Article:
National development towards an industrial nation has also spurred the demand for engineers.

Students, and parents too, must realise that a career in engineering is not only limited to the five traditional branches of engineering, namely Civil, Mechanical, Electrical, Electronic and Chemical Engineering. Through the years, engineering has expanded into many new disciplines such as Aeronautical Engineering, Environmental Engineering, Maritime Engineering, Mining Engineering, Oil and Gas Engineering, among many others, which would be exciting career options for students.

The Government being the largest employer should provide equal opportunity and create a structured pathway for all science-based professionals, in particular engineers, to take up high positions in the civil service.

Recognition of the contribution of engineering success and seeing it as a pathway to top positions in the civil service will be a great motivator for students to pursue STEM education in Malaysia.
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15 May 2015
However,in 2009, IEM further amended the constitution to allow only graduate members and corporate members, who are not professional engineers, to use the title “Engr” before their names. This will … In so far as the approving authorities are concerned, the title “Engr” does not pose any confusion because all submission of plans need to have the stamp of a
professional engineer (P.Eng.) with the title “Ir” as required by the Board of Engineers Malaysia (BEM).

 

It is necessary for the nation to embrace Stem education in order to reach new heights. IT is imperative that schools and educational …

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2015 Hack of a year ahead!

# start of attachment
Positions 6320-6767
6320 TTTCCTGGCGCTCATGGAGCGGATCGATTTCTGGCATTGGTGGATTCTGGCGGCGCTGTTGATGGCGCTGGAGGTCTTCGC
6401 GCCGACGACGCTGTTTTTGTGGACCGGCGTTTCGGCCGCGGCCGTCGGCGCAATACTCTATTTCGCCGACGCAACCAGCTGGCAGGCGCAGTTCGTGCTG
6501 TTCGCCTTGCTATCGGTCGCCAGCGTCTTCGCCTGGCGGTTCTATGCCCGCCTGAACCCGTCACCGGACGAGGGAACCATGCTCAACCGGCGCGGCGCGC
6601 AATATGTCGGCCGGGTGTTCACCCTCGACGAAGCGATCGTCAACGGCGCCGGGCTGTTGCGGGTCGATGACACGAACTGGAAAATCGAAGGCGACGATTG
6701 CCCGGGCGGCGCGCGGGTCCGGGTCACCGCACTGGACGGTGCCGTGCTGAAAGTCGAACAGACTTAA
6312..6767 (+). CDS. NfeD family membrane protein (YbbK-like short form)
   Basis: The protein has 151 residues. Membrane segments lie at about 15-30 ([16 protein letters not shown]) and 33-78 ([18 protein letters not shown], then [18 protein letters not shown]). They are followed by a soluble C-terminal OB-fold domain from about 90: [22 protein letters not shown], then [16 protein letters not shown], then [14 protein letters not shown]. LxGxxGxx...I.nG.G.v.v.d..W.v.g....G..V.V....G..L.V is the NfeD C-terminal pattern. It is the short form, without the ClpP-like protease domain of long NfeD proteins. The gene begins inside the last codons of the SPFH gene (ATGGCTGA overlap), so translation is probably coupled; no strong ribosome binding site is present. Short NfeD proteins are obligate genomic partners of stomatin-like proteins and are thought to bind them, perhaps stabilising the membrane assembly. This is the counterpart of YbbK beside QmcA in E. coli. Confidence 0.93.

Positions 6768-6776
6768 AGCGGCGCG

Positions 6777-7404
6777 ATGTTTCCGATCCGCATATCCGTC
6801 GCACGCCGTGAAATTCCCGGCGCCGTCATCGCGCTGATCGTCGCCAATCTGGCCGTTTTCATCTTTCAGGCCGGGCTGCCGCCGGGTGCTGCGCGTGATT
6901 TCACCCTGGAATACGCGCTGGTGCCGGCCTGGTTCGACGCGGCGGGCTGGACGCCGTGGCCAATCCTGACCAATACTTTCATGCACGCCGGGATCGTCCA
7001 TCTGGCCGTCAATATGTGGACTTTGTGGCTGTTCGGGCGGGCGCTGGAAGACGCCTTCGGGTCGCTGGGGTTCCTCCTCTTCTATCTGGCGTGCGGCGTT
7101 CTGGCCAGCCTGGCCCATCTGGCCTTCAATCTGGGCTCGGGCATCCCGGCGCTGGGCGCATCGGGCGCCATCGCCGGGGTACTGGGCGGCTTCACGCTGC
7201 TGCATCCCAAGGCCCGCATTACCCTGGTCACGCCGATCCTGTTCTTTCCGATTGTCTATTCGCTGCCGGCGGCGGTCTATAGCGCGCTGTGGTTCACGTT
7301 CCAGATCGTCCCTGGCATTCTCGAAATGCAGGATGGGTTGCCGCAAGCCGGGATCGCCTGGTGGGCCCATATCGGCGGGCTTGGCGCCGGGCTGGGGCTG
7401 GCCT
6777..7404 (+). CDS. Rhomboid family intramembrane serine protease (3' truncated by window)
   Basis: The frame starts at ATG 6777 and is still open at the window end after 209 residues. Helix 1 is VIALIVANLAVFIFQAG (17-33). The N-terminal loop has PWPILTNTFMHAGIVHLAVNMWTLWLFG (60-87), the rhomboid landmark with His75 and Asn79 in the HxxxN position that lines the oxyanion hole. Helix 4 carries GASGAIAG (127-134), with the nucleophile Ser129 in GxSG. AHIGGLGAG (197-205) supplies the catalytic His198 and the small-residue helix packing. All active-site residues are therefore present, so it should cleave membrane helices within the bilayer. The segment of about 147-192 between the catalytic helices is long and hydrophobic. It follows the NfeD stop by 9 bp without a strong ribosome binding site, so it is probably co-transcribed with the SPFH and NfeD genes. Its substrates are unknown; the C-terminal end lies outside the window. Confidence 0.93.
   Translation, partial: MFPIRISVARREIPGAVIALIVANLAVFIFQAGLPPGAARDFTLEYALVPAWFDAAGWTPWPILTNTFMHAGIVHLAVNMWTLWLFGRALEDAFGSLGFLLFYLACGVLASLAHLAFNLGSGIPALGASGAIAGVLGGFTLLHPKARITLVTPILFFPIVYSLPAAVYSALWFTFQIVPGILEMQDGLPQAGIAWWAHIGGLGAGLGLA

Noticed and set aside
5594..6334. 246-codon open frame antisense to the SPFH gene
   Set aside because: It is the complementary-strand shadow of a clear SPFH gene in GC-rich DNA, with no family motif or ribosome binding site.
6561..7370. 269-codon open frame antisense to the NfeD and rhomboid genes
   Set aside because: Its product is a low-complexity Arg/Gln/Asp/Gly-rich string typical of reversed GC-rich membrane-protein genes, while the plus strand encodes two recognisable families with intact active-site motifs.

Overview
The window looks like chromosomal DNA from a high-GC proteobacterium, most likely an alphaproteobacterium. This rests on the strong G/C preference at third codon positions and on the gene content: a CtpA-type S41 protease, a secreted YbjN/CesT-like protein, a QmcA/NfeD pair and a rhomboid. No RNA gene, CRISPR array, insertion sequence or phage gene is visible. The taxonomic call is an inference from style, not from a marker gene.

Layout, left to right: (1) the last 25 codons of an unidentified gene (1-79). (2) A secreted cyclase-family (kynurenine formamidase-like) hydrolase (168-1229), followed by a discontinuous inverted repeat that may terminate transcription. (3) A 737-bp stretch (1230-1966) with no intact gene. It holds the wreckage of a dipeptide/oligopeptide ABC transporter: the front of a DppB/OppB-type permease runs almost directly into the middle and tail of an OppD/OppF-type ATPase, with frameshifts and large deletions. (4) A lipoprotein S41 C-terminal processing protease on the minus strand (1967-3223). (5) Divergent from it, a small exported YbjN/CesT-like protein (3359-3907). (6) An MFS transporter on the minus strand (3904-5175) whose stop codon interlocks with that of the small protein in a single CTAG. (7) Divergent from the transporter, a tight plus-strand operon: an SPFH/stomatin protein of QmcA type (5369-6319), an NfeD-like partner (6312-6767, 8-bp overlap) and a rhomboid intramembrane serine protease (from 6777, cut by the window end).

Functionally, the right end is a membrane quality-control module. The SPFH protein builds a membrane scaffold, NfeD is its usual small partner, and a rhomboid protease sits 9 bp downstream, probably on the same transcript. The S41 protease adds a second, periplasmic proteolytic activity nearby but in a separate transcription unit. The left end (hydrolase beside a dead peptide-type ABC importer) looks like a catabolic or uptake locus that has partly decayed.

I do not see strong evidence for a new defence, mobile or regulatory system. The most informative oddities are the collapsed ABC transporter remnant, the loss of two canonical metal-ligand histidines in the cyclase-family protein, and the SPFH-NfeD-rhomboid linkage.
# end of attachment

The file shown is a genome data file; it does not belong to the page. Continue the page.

Hack 20152014 has seen a tsunami of epic hacks and identity thefts, including the recent massive cyber attack on Sony Pictures Entertainment. Security experts are predicting more or worse cases of such hackings, including in Malaysia where the awareness of cyber threats and security measures is still very low

Hack_getimageBrace for more cyber attacks

PETALING JAYA: If you think that a cyber attack like what happened to Sony Pictures Entertainment could only happen in Hollywood, think again.

It is a sign of what’s to come globally in 2015, say cyber security experts.

In the attack on Sony on Nov 24, the attackers hacked the company’s network and took terabytes of private data, deleted original copies from the company’s computers and left messages threatening to release the information if Sony did not comply with their demands.

Nigel Tan, director of systems engineering for software security firm Symantec Malaysia said the prominent data leaks of 2014 would keep cyber security in the spotlight in 2015.

“With the interconnected nature of a global Internet and cloud infrastructures, cross-border flow of data is unavoidable and needs to be appropriately addressed.